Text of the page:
This is part 5 of a 5 part hands-on unit on inventions and simple machines. Watch static electricity lift hair and separate salt and pepper, build and test circuits and switches using household materials, play an electron game to demonstrate how they cause electricity, and more! My lessons are geared toward 3rd-4th grade level children and their siblings. These are lessons I created to do with a weekly homeschool co-op. We meet each week for 2 1/2 hours and have 14 children between the ages of 1-13. Use these fun lessons with your classroom, family, after school program, camp, or co-op!
1. Pray. Read and discuss Col. 1:16-17. God created everything -- even all the forms of energy.
2. Review simple machines.
3. a. Ask:
• What do you think of when you hear the word energy?
• What is energy? (Energy is anything that can do work. – Have kids repeat that definition.)
• Does work require energy? (Yes)
• What things create energy? (sun/solar, wind, water, steam, food, electricity, etc.).
• What kind of energy is most plentiful in this room? (electrical)
• What in this room is powered by electricity? (lights & a/c)
b. Read "Switch On, Switch Off" by Melvin Berger.
YOU WILL NEED: Book: "Switch On, Switch Off" by Melvin Berger
This was our favorite picture book to read aloud to a group. It was written in a story format of what happens when you turn on a switch, this book explains generators, wires, circuits and how electricity reaches our home. There are a number of other great books on electricity as well that I have listed toward the bottom of this page.
Static Electricity and Atoms
4. Discuss Static electricity.
a. (Hold two socks up and pretend they're stuck together.) Ask the children if any of them help with the laundry. When unloading clothes from a dryer, have they ever had clothes stick to each other and crackle when they are pulled apart? Ask if they have ever walked across a carpet, touched a doorknob and experienced a slight electric shock. Tell them that in both instances they were experiencing the power of electrons in something called static electricity. What causes static electricity? (the buildup of an electrical charge) What produces an electrical charge? (friction)
b. Explain that all things are made up of atoms. Atoms are made up of 3 parts. (Hold up 3 small balls of play-doh.) The protons and neutrons are held tightly together in the middle. (Push 2 of the balls of play-doh together.) Electrons, which are negatively charged, are held loosely. (Have the 3rd ball of play-doh circle around the nucleus/proton ball.) They move around from atom to atom easily. (Grab a sock and have electron play-doh ball "fly" off with the sock.)
c. By tumbling together in the dryer, electrons from some of the clothing rub off onto other clothing. (Crumble the shirt and sock around.) By rubbing together in the dryer, a sock may pick up extra electrons from a shirt. Ask: "What do you think happens to the charge of the sock when it picks up extra electrons?" [The sock builds up a negative charge.] "What do you think happens to the charge of the shirt when it loses electrons to the sock?" [The shirt becomes positively charged.] Positive and negative are attracted to each other. "What do you think might happen to the positively charged shirt and the negatively charged sock in the dryer?" [They would be attracted to each other and stick together.] (Hold up 2 socks.) "What do you think happens when there are two objects with like charges such as two negatively charged objects or two positively charged objects? Are they attracted to one another?" [No, like charges repel each other.] (Have the 2 socks "repel" each other.)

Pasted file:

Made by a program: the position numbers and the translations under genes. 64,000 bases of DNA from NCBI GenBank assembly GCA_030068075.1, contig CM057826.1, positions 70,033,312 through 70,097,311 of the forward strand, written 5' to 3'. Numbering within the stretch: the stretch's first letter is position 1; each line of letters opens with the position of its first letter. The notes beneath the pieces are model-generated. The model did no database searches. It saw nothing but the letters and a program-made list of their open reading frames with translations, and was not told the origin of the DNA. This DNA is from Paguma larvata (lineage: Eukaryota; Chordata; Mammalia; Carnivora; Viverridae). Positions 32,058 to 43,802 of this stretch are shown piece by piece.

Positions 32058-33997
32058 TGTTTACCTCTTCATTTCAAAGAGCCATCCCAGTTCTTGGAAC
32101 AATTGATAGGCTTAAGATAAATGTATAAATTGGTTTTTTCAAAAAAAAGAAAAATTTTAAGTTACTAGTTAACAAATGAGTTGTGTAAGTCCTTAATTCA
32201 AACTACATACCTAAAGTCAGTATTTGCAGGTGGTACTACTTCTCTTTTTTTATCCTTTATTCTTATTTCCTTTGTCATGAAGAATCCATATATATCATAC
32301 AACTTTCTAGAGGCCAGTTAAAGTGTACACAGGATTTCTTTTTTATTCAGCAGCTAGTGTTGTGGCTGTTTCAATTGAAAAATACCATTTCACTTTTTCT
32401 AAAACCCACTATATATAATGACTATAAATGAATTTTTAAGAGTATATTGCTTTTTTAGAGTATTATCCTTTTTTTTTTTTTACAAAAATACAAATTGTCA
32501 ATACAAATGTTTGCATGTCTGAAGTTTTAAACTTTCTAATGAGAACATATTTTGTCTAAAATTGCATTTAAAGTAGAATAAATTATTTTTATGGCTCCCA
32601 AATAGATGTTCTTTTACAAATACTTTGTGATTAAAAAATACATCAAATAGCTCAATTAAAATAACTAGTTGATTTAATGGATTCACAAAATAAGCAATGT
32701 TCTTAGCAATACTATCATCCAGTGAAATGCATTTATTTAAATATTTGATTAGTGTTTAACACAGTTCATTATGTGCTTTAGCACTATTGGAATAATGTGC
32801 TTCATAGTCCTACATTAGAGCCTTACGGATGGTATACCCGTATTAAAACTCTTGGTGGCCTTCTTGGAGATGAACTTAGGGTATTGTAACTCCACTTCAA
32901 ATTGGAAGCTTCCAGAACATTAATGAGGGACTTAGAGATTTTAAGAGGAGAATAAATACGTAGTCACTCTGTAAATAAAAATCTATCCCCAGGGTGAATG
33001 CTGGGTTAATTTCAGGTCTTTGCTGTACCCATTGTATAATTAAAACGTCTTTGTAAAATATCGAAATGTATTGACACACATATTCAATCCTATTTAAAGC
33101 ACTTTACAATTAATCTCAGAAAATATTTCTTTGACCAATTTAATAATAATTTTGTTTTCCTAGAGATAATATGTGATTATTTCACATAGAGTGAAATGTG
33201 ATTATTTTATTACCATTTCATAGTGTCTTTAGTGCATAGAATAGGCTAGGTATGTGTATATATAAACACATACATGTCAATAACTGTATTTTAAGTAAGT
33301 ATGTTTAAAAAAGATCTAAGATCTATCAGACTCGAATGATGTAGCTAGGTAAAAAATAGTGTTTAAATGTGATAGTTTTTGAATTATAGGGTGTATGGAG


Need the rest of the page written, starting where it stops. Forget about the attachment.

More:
d. 2,500 years ago a Greek mathematician and astronomer named Thales (TAY-less) first noticed the effects of static electricity. He was polishing a piece of amber. Amber is hardened sap or tree resin that looks like yellow stone. (Pass around amber if you have any. I used a necklace that has amber-looking beads.) Thales discovered that after he rubbed the amber that it attracted dust particles. Ask: "Knowing what you do about static electricity, why do you think dust stuck to the amber?" [Loose electrons were rubbed off the amber so it became positively charged. Negatively charged dust particles were attracted to the amber.] The Greeks' word for amber was elecktron. This is where we get our word electricity.
e. What causes static electricity? (the buildup of an electrical charge) What produces an electrical charge? (friction)
YOU WILL NEED: 2 socks, 1 shirt, 3 small pieces of different colored play-doh & amber (optional)
5. Static electricity is just really fun to play with! Let’s see what you already know and what you can figure out!
-Hand each child a balloon. Ask, “What can you do with this balloon to demonstrate static electricity?” Allow children to propose options and try them out.
-If children need ideas, tell them to rub the balloons on their clothing for about thirty seconds and then holding the balloon over his/her head, someone else’s head, or the hair on their arm. They could also have it stick to a wall after rubbing it in their hair or on a carpet.
YOU WILL NEED: 1 balloon per child plus a few extras
Static and Salt and Pepper
6. (Prep: While the kids are playing with the balloons, lay a small piece of paper at each place. Shake some salt and pepper on each sheet of paper.)
-Ask them to make a hypothesis: What do you think will happen if static electricity gets near this salt and pepper?
-Let’s find out if your hypothesis was correct! Have them rub the balloon in their hair several times. Then have them bring the balloon a few inches from the salt and pepper mixture. Have them slowly lower it until the mixture starts to move.
-Ask, “What happens? Which starts to move first?” [Both pepper and salt are attracted to the negatively charged balloon, but the pepper goes up first.]